(L to R) Sebastian Catana, Tamara Wilson, Maestro Antony Walker, Michael Fabiano, Nicole Cabell, Eduardo Castro,
Il Corsaro, 2014, Washington Concert Opera (photo by Don Lassell)
G. Verdi, Il Corsaro, M. Caballé, J. Carreras, J. Norman, New Philharmonia Orchestra, L. Gardelli (Decca, 2009)
This should not be surprising, since the libretto -- by Francesco Maria Piave, one of Verdi's favorite, if easily cowed, collaborators -- takes its story from a tale in verse by Lord Byron, The Corsair, who provided so many arch-Romantic stories for operas and tone poems. It follows Corrado, who leads a group of pirates based on an island in the Aegean against the Turks -- a revolutionary cause near and dear to Lord Byron's heart. Corrado is in love with Medora, who begs him not to leave on this mission, because she has a premonition that she will die before his return. When Corrado and his men attack the Turkish city, the pirate confronts the local pasha, Seid, and is ultimately helped to escape by the pasha's favorite, Gulnara, whom Corrado saved from the fire set by the corsairs. Corrado returns to his island with Gulnara, only to find that his beloved Medora has poisoned herself after hearing the news that Corrado was facing a brutal execution at the hands of the Turks. Although Gulnara has expressed her love for Corrado, the pirate cannot face life without Medora and hurls himself from a cliff.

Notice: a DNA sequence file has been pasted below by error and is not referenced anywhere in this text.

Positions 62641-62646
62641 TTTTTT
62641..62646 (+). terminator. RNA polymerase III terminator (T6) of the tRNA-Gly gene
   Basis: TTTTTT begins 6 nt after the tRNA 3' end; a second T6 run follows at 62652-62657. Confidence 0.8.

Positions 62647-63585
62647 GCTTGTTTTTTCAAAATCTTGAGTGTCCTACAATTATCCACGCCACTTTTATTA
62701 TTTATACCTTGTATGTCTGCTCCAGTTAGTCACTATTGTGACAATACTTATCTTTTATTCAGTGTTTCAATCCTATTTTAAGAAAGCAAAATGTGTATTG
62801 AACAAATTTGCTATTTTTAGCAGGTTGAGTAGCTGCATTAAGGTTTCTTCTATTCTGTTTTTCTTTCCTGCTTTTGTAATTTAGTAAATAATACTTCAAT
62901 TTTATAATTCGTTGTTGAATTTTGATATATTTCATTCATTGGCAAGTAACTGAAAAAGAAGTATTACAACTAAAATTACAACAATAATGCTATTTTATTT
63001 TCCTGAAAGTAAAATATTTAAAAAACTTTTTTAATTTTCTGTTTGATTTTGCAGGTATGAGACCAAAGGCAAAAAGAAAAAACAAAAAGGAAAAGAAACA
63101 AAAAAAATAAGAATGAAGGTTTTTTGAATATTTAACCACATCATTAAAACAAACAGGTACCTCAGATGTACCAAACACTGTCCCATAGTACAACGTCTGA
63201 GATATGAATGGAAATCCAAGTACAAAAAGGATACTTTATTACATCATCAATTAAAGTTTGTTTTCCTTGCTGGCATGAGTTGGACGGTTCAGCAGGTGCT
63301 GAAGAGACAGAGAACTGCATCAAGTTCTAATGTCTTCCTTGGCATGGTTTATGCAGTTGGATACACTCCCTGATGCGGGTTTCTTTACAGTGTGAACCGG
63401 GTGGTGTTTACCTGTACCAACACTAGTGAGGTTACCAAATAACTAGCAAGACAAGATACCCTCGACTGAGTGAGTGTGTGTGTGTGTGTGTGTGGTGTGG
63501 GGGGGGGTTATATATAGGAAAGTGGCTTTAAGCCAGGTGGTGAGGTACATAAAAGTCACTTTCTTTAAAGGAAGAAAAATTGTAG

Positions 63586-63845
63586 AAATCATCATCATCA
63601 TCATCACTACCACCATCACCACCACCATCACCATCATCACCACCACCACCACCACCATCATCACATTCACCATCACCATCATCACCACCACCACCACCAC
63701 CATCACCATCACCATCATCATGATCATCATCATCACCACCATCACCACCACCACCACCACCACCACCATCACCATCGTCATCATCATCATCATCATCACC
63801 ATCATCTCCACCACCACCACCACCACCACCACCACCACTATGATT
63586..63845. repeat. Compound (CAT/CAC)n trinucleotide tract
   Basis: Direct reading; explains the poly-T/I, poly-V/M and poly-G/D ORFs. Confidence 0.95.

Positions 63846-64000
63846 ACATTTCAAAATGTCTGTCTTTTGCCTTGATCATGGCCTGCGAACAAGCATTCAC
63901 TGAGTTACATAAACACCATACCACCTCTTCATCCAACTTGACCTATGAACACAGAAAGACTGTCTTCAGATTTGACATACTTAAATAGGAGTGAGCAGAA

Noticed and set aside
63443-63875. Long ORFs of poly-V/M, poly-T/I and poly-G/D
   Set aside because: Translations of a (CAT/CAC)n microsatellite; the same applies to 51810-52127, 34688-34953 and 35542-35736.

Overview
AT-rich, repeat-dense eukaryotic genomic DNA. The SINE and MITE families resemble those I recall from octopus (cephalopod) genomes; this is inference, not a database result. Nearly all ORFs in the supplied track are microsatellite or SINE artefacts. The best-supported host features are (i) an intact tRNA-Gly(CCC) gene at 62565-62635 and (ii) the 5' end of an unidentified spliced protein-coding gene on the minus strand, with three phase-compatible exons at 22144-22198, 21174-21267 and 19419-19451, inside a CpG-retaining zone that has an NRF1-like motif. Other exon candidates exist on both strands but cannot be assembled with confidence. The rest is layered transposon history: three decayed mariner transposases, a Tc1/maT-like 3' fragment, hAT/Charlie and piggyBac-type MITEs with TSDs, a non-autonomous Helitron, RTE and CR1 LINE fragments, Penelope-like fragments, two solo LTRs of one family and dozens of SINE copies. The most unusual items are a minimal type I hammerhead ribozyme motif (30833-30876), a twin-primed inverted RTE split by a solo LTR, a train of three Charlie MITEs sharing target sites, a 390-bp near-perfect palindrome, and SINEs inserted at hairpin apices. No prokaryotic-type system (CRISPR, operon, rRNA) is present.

Anne Midgette, Tenor Michael Fabiano leads Washington Concert Opera’s ‘Il Corsaro’ (Washington Post, March 11)
Gary Tischler, Antony Walker of Washington Concert Opera: ‘It’s All About the Music’ (Georgetowner, February 27)
Soprano Nicole Cabell made a much more favorable impression here than when I first heard her. It is not a large voice, so she was easily upstaged by the orchestra and the other leads (as in the duet with Fabiano in Act I and the trio at the end of Act III), but in the sensitive role of Medora she had an affecting touch, especially in her Act I aria with the harp and the equally lovely lament in Act III. At the podium Walker was, as always, a sure hand, effective because he demands excitement from his players, plus rubato and shape, even in the silliest oom-pah-pah accompaniments. A couple early entrances -- one in the men's chorus during the attack scene, and one from a trombone (I think) in the introduction to Act III -- were the only defects one might mention.